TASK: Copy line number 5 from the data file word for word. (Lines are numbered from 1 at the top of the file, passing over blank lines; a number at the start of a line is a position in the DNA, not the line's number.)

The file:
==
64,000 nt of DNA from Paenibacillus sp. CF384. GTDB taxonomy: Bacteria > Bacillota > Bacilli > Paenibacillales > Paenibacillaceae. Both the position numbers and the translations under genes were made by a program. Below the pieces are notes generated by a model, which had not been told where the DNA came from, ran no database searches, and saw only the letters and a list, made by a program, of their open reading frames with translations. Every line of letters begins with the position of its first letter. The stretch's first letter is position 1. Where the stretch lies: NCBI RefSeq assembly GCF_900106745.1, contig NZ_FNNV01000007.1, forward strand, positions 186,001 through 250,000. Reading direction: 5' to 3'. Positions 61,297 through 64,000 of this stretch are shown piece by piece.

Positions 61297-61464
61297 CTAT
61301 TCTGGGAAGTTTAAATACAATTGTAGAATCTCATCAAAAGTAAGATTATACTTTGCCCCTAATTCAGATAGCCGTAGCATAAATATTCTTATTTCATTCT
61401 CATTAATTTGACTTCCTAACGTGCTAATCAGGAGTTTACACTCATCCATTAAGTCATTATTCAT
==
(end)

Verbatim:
61401 CATTAATTTGACTTCCTAACGTGCTAATCAGGAGTTTACACTCATCCATTAAGTCATTATTCAT